Travellers are cautioned to avoid contact with animals, including dogs, monkeys, snakes, rodents, and bats. Certain infections found in some areas in East Africa, like avian influenza and rabies, can be shared between humans and animals.
HIV (Human Immunodeficiency Virus) is a virus that attacks and impairs the immune system, resulting in a chronic, progressive illness known as AIDS (Acquired Immunodeficiency Syndrome).
High risk activities include anything which puts you in contact with blood or body fluids, such as unprotected sex and exposure to unsterilized needles for medications or other substances (for example, steroids and drugs), tattooing, body-piercing or acupuncture.
Tuberculosis is an infection caused by bacteria and usually affects the lungs.
For most travellers the risk of tuberculosis is low.
Travellers who may be at high risk while travelling in regions with risk of tuberculosis should discuss pre- and post-travel options with a health care provider.
High-risk travellers include those visiting or working in prisons, refugee camps, homeless shelters, or hospitals, or travellers visiting friends and relatives.
Medical services and facilities
Medical care, medication and prescription drugs are extremely limited. Travellers with specific health conditions and victims of serious accidents or trauma would need to be treated outside of the country, but medical evacuations are not available.
Keep in Mind...
The decision to travel is the sole responsibility of the traveller. The traveller is also responsible for his or her own personal safety.
Be prepared. Do not expect medical services to be the same as in Canada. Pack a travel health kit, especially if you will be travelling away from major city centres.
Laws & culture
Laws & culture
You are subject to local laws. See Arrest and detention for more information.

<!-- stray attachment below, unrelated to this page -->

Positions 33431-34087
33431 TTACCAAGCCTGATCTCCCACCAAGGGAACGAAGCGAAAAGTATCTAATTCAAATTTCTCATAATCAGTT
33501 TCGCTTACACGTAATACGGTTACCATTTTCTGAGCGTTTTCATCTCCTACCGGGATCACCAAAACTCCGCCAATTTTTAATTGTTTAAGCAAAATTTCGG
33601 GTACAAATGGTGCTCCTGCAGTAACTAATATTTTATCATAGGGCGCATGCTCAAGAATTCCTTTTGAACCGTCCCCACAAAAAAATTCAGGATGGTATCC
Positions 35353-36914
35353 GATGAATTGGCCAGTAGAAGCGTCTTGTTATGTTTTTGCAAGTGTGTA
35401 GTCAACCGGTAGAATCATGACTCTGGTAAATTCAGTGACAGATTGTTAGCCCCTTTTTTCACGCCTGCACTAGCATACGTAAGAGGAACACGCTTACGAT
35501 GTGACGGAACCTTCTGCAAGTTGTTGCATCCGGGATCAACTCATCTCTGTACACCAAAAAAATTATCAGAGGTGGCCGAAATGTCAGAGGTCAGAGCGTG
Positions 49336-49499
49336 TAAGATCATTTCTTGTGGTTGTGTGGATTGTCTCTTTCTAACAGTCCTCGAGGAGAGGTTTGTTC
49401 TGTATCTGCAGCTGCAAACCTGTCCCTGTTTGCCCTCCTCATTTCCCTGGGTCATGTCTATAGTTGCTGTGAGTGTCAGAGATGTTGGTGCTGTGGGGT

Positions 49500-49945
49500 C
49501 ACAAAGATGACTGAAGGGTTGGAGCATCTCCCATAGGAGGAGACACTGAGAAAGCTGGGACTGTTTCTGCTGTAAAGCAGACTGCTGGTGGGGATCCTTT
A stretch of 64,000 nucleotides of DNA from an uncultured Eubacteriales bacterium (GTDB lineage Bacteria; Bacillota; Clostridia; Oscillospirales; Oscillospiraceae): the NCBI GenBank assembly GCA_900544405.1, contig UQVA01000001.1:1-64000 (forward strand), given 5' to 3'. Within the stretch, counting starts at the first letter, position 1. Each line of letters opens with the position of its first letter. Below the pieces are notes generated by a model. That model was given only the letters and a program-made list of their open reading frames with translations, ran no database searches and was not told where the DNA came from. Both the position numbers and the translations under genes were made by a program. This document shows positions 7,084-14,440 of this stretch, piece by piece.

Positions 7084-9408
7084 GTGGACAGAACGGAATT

Homosexual activity is illegal.
Penalties for the possession, use or trafficking of illegal drugs are severe.
You should request permission before taking photographs of military installations, airports, government buildings and local residents.
Dual citizenship is legally recognized in Burundi. However, Canadian officials may be limited in their ability to provide you with consular services if local authorities consider you a Burudian citizen. You should always travel using your valid Canadian passport and present yourself as Canadian to foreign authorities at all times to minimize this risk. You may also need to carry and present a Burudian passport for legal reasons, for example to enter and exit the country (see Entry/exit requirements to determine passport requirements). Citizenship is determined solely by national laws, and the decision to recognize dual citizenship rests completely with the country in which you are located when seeking consular assistance. See Travelling as a dual citizen for more information.
The currency is the Burundian franc (BIF). The economy is cash-based. Credit cards are not widely accepted. While some automated banking machines (ABMs) can be found, they are unreliable and not secure to use.
Most shops will not accept or exchange U.S. dollars printed before the year 2006.
Natural disasters & climate
Natural disasters & climate
The dry season extends from mid-May to early October.
The rainy season begins in February and continues to mid-May. During the rainy season, heavy downpours are common and can result in flash floods. Infrastructure and transportation routes may be damaged and secondary roads may become impassable. You should exercise caution, monitor local news and regional weather forecasts, and plan accordingly.
There is no centralized number to reach emergency services. Research and carry contact information for local police and medical facilities.
Consular assistance is provided by appointment only.
Bujumbura - Consulate of Canada
Nairobi - High Commission of Canada
For emergency consular assistance , call the high-commission of Canada in Nairobi, Kenya and follow the instructions. At any time, you may also call the Emergency Watch and Response Centre in Ottawa.
The decision to travel is your choice and you are responsible for your personal safety abroad. The Government of Canada takes the safety and security of Canadians abroad very seriously and provides credible and timely information in its Travel Advice to enable you to make well-informed decisions regarding your travel abroad. In the event of a large-scale emergency, every effort will be made to provide assistance. However, there may be constraints that will limit the ability of the Government of Canada to provide services.
See Large-scale emergencies abroad for more information.